What about writing? I often hear teachers talk about the fact that we need to focus on writing more in our curriculum. I agree. But what is writing? Has it changed too? When I was in school, I wrote on lined paper and spent countless hours rewriting in my best handwriting. Was that time well spent? Is it time well spent today? My audience was my teacher. My goal was a good grade. Today’s students have a global audience. They write on MySpace, Facebook, personal blogs, wikis, IM, chats, and many more online tools that allow their message to be seen by many others. I understand the inherent dangers in this. However, I think like all things new, we overemphasize the dangers and deemphasize the benefits. It is in our nature to be fearful and cautious. That’s not a bad thing, but we need to start recognizing the benefits of online collaborative tools that give students a global audience.

Unfortunately, this is where the discussion often ends. We tell teachers they should use these tools, but we often don’t continue the discussion to include examples of how these tools can transform their classroom. Let me give you a couple of scenarios that I think are excellent examples of language arts teaching.

1.    Students research a relevant topic to the curriculum. They learn how to search for, analyze, and organize information in both print and electronic formats. Discussions about the benefits of both help students learn when to choose each one. Note taking takes place online in a wiki. We use a wiki in Moodle so that only students who are in the class can view the wiki. However, students can view each others notes, sharing resources and adding to each others’ notes. A discussion tab in the wiki allows students and the teacher to offer feedback to the students. From the research, students can present information in a variety of ways, including written reports, multimedia presentations, podcasts, video, and others. In the case of the written report, students might use a tool like Google docs to write their report online. In this way, a group of students could collaborate on their report together from school or from home.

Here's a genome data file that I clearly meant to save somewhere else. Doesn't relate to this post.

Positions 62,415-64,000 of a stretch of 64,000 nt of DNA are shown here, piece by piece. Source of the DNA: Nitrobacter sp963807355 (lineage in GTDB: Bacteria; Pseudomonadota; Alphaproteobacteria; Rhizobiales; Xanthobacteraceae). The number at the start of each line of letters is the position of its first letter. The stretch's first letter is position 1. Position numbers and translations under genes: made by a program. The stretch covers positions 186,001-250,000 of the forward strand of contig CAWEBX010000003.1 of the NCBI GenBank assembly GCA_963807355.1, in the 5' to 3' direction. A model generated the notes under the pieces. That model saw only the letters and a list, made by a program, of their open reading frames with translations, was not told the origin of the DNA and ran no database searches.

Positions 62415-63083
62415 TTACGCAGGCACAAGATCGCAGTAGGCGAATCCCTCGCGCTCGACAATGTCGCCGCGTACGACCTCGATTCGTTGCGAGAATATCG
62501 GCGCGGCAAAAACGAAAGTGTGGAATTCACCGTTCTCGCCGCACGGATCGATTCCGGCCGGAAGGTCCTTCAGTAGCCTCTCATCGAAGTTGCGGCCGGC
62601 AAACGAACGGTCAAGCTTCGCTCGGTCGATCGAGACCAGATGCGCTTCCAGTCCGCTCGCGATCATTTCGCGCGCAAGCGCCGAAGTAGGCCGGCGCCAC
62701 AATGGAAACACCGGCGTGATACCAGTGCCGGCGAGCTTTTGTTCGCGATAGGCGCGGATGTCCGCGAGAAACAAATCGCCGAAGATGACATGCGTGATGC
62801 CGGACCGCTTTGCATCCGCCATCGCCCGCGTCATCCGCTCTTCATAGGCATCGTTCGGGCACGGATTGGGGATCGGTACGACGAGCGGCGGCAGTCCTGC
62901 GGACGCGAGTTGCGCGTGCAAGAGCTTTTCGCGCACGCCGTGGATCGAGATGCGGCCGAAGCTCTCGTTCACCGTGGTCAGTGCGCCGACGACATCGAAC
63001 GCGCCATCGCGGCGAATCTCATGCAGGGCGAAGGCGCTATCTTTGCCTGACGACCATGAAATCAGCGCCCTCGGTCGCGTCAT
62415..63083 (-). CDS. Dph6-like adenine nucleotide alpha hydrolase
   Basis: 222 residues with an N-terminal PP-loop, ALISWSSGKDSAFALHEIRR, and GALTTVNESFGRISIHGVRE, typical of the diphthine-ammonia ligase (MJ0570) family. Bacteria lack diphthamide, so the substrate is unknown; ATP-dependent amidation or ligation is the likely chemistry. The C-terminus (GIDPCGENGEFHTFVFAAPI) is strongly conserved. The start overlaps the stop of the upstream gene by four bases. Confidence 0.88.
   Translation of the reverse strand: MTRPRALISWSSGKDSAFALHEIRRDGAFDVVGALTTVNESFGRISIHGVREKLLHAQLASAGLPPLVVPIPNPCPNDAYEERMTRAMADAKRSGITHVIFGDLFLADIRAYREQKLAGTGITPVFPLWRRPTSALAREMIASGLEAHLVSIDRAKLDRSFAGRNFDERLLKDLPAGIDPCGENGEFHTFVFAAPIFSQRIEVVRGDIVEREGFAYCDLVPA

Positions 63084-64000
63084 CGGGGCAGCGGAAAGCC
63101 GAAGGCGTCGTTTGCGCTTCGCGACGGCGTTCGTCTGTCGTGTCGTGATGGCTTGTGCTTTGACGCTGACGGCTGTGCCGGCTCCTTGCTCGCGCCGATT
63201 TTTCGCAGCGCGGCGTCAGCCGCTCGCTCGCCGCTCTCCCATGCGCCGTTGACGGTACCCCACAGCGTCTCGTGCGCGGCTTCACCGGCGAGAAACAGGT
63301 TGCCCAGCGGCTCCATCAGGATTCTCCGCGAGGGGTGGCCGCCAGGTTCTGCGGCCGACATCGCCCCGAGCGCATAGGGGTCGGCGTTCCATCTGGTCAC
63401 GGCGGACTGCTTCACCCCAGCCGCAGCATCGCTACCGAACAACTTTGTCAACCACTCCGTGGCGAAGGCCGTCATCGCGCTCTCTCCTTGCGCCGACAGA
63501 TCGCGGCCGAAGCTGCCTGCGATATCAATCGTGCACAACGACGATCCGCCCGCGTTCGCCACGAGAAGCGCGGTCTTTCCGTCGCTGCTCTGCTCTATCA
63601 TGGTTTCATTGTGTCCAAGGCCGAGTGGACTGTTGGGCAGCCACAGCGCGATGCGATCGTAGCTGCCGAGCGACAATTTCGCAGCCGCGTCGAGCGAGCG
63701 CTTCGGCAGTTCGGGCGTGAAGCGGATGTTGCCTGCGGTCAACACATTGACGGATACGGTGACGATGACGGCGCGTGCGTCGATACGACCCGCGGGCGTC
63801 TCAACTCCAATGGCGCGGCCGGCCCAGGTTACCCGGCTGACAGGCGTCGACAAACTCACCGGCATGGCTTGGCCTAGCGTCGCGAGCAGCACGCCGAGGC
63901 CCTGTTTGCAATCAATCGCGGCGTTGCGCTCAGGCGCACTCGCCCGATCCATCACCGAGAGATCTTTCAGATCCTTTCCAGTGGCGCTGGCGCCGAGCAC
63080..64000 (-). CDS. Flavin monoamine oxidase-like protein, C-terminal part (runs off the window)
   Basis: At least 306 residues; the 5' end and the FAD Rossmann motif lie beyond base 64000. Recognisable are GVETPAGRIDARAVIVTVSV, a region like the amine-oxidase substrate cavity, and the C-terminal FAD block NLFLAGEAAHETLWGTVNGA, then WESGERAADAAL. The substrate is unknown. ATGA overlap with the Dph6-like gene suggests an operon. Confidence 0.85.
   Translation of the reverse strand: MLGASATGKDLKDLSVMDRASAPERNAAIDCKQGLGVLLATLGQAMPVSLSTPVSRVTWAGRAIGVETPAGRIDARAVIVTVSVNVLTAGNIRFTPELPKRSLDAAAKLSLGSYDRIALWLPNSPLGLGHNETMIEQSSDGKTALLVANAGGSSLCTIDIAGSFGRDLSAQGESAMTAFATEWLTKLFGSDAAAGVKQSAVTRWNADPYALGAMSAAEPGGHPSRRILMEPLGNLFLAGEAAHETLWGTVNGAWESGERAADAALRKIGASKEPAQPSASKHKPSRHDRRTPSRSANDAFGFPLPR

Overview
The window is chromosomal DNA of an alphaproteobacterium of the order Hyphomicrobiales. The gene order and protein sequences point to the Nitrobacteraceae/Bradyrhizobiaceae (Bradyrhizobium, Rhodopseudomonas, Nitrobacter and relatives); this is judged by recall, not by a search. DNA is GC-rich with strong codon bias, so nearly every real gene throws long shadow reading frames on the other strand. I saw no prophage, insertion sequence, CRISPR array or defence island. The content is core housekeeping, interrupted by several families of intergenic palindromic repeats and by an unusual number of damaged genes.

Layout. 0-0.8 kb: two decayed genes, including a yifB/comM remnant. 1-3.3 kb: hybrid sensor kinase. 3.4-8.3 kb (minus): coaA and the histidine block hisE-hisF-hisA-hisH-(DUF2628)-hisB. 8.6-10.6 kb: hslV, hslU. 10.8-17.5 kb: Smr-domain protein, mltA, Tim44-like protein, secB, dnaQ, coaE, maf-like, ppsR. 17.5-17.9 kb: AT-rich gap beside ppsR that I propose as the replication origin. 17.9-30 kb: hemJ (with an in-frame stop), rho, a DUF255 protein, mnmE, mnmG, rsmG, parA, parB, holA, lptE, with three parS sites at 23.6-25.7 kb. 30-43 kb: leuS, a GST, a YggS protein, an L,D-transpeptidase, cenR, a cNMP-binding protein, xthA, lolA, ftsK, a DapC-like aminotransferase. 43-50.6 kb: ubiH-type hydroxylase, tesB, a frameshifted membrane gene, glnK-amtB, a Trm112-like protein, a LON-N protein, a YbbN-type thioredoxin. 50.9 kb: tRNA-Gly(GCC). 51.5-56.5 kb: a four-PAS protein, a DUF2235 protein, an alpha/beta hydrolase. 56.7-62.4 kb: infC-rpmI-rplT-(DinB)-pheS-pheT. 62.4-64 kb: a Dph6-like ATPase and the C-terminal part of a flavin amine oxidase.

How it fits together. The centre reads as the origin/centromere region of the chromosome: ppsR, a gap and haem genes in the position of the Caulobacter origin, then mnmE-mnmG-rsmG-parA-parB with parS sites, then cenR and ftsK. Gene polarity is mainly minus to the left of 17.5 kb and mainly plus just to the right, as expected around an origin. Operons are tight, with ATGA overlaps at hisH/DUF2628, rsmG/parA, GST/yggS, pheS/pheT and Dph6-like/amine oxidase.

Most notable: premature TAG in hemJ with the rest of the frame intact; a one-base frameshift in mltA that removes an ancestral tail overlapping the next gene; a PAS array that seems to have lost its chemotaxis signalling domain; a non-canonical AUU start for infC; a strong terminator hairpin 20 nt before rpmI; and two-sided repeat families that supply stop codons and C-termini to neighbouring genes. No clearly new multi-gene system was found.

2.    Students respond to literature online. Through blogs, forums, and other formats, students can journal about what is happening in class. Not only can the teacher view students’ thoughts, so can the rest of the class and the greater community. As students respond to literature, other people can respond, adding their opinions and expertise on the subject. We often talk about the negative aspects of the greater community responding to what we write about, but what about the positive aspects? Imagine that an expert in the area being discussed comes across the blog and responds to the group. For example, let’s say your class is reading Number the Stars by Lois Lowry and as students blog about it, a Holocaust survivor responds with their thoughts. Or perhaps you are reading The Black Pearl by Scott O’Dell and you get a response from someone who is a pearl diver, or expert on manta rays or Mexico. How does this enrich your discussion? How does it validate your students’ thoughts and encourage them to reflect on their reading?

These types of projects are happening in our district already. We have the capability to do it. Let’s give students what they need.

Thursday, September 13, 2007

Technology Literacy - Whose building the roads?

Recently, I read Karl Fisch’s post on “Is it Okay to be a Technologically Illiterate Teacher?”. It got me thinking about this issue as well. Karl asks whether technology skills are the equivalent of reading and writing skills in the past. Does the success of our students depend on their ability to use technology? I think we could make an argument for this. Certainly our world is becoming increasingly technology-centric. Our businesses use technology for communication, research, data analysis, graphics, and so much more. That does not surprise people. I think what tends to surprise people is the way in which technology has wormed its way into other professions, as well as our personal lives. From farmers to auto mechanics, technology is becoming a larger and larger part of the jobs our students will do in the future.